The Manitoba Court of Appeal released this Reference re Certification in the Manitoba Health Sector, 2019 MBCA 18.
 This matter comes before this Court as a reference from the Manitoba Labour Board (the Board). The Board may refer any question of law for a final determination by this Court (see section 143(4) of The Labour Relations Act, CCSM c L10 (the LRA)). This reference concerns a controversy that has arisen as to the correct procedure for non-unionised employees in the health sector organising for the purpose of collective bargaining under this new model. The dispute is about who is the appropriate decision-maker as to an application for certification in the health sector. The two possibilities are the Board exercising its authority under the LRA or the Commissioner exercising his authority under the Act.
A unanimous Court determined that the Commissioner is the sole decision-maker for an application for certification in the health sector.
January 10, 2019 – Considering Cannabis: Cannabis Legalization and Impacts in the Workplace
The legalization of recreational cannabis brings with it a multitude of issues for employers to address. Experienced labour and employment lawyer Tracey L. Epp, Pitblado LLP, will provide a fascinating review of the legal status of cannabis in Canada from its criminalization early in the last century, to the introduction of medical cannabis in 2001, to the recent legalization of recreational cannabis under the federal Cannabis Act. She will also briefly describe the provincial framework for regulating retail cannabis sales in Manitoba.
The program will explore key issues from an employment perspective particularly with respect to the need for workplace policies that address the use of recreational cannabis both on and off-duty, fitness for work, impairment and the designation of safety sensitive positions. Ms. Epp will also provide a refresher on medical cannabis and relevant employer considerations such as the duty to accommodate and health benefits plan coverage.
If you are an employer or you provide legal advice to employers, this program is not to be missed.
Presenter: Tracey L. Epp, Pitblado LLP
Lawyer – $95.00 (plus GST)
Student – $47.50 (plus GST) ~ 50% Discount
Note: Registration fee includes materials and lunch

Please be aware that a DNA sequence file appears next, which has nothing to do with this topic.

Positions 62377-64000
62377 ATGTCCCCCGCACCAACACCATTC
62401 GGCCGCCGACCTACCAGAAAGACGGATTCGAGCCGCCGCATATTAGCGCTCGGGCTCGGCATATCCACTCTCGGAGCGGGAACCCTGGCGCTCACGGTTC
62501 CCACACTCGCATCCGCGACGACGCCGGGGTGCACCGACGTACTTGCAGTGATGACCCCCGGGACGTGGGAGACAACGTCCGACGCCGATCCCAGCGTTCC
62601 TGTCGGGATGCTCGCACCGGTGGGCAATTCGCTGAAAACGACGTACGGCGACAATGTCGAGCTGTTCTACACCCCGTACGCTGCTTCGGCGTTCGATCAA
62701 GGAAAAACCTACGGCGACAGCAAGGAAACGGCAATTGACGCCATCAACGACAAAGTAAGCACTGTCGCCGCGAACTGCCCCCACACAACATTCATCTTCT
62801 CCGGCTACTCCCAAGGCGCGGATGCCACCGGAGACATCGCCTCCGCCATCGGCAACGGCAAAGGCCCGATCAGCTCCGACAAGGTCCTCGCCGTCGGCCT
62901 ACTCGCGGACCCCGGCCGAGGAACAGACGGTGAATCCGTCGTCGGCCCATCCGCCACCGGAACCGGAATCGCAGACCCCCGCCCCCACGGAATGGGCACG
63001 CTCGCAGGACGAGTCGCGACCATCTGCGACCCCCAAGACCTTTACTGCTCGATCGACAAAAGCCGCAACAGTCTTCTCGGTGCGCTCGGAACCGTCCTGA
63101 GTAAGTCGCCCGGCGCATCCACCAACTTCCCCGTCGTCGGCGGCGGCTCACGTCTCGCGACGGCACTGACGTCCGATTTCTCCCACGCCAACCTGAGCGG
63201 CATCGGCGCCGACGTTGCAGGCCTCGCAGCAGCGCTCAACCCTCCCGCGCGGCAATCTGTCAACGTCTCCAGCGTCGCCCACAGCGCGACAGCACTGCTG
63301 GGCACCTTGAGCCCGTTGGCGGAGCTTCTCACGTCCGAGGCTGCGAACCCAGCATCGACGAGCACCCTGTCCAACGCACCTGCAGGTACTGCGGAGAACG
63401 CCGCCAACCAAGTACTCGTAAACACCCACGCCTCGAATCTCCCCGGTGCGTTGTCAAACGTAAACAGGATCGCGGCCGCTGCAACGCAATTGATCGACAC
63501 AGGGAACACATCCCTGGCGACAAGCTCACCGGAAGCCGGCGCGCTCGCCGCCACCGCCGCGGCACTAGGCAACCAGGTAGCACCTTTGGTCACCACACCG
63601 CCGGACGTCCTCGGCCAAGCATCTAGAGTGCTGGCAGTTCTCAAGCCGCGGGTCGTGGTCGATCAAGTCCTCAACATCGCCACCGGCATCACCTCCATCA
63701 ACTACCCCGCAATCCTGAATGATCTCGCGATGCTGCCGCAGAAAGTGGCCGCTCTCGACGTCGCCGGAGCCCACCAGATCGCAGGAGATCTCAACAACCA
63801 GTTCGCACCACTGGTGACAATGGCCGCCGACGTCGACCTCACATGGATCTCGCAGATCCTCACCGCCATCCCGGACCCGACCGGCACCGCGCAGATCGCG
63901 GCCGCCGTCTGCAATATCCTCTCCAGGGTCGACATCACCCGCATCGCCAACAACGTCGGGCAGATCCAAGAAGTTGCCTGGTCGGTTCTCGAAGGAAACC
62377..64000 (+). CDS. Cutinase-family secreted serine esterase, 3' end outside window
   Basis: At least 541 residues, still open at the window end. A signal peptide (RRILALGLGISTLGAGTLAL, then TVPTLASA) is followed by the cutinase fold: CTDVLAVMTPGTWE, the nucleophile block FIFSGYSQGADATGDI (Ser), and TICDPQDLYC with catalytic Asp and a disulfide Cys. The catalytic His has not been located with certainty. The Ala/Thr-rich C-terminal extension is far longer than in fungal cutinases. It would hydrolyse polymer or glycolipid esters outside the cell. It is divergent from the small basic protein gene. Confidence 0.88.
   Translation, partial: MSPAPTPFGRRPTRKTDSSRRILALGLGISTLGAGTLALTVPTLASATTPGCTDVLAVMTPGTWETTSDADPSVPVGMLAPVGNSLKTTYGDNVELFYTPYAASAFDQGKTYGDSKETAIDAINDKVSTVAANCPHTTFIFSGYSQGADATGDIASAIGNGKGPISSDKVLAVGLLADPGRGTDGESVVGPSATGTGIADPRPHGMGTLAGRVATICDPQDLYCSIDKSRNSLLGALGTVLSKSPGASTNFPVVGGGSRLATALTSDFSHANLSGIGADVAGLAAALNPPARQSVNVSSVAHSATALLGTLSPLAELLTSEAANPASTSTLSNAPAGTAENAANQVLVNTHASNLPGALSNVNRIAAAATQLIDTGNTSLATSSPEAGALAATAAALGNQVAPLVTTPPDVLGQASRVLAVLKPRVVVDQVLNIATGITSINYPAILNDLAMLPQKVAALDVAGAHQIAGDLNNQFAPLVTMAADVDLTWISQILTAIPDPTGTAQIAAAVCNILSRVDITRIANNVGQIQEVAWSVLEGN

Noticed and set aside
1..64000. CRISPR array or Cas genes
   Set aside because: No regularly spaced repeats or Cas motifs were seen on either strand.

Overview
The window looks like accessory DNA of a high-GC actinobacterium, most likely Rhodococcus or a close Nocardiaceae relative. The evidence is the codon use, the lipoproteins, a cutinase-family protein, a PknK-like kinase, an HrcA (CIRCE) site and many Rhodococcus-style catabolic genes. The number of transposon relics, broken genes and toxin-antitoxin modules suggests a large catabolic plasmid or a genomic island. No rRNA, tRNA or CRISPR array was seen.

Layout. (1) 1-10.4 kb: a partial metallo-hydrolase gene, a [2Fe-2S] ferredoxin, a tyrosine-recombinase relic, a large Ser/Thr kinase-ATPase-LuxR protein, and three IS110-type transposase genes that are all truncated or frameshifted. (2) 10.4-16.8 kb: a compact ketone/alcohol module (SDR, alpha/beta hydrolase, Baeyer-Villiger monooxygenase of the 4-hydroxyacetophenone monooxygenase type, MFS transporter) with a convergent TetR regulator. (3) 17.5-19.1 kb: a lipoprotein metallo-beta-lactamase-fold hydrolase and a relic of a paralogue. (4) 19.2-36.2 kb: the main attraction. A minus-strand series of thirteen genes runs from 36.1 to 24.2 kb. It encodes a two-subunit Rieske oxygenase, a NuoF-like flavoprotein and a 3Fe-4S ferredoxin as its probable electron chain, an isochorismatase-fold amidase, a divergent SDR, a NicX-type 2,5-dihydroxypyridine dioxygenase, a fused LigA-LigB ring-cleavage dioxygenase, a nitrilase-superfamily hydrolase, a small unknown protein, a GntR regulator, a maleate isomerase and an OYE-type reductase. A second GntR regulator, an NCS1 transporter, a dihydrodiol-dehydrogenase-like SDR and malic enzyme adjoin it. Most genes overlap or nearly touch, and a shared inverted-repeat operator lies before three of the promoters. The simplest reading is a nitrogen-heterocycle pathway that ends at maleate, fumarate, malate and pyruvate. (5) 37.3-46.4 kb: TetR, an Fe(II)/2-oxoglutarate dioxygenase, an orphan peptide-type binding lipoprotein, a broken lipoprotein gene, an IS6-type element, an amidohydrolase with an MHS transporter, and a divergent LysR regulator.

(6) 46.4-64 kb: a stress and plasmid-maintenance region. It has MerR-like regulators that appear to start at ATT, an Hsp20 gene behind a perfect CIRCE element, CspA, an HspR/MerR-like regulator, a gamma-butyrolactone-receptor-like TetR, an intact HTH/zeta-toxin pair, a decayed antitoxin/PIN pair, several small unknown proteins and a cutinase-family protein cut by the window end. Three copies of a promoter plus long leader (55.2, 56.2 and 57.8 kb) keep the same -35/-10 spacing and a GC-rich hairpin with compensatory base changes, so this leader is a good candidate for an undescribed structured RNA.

Webinar Registration Fee: $65 plus GST (includes materials sent electronically)
Registrants will receive an email prior to January 10 with detailed instructions on how to connect.
Eligibility For CPD Hours: This program may be reported for up to 2 hours of eligible CPD activity.
The October 2018 edition, No. 33, has just been released.
In this Issue
- Letters of Guidance Not Disciplinary: MBQB
- No Reason Needed for Termination of Independent Contractor: MBQB
- Injunctions Rarely Granted in Constitutional Challenges: MBQB
- Other Court Decisions
- Inappropriate Social Media Use and the Workplace: MBLA
- Legislative Update
- New Parental Sharing Benefit to be Implemented Early
- Report of Modernizing Federal Labour Standards
- Reports on Sexual Harassment in the Workplace
- Recommended Reading
- 2018 Isaac Pitblado Lectures
- Annual Manitoba Labour Law Review
- CBA Conference
Volume 21 No. 1, 2018 of the Canadian Labour & Employment Law Journal has arrived in the library.
Table of Contents
- A Legal Framework to Govern Online Political Expression by Public Servants by Amanda Clarke & Benjamin Piper
- Honda v. Keays – Employer Shield or Employee Sword? An Empirical Analysis by Bruce Curran
- Deepening the Delusion in the Regulation of Temporary Help Agency Employment by Timothy J. Bartkiw
- Management Consultants and the Employees of their Client Organizations: Towards a Model of Employee Protection by Pnina Alon-Shenker
Commentary on Cases, Legislation and Policy
- Unclear and Unconvincing: The Standard of Proof in Police Discipline Cases after Jacobs v. Ottawa (Police Service) by Patrick Simon
- Harper v. Lafarge: Summary Judgment and the Assessment of Reasonable Notice in Wrongful Dismissal Cases by Patrick Hart
Lots to unpack in the latest Labour and Employment eLaw update:
- Supreme Court of Canada upheld a BC appeal tribunal’s ruling that the owner of a forest property on which an independent contractor’s employee was killed while felling trees was an employer within the meaning of the Workers Compensation Act and could be fined for failure to meet its safety obligations.
- SCC scrutinized Quebec’s pay equity regime in two decisions: 2018 SCC 17 and 2018 SCC 18
- SCC confirmed that employers have a duty to accommodate workers who have suffered work place injuries: 2018 SCC 3
- MBCA: Unsuccessful appeal of bad faith claim: 2018 MBCA 22
And much more.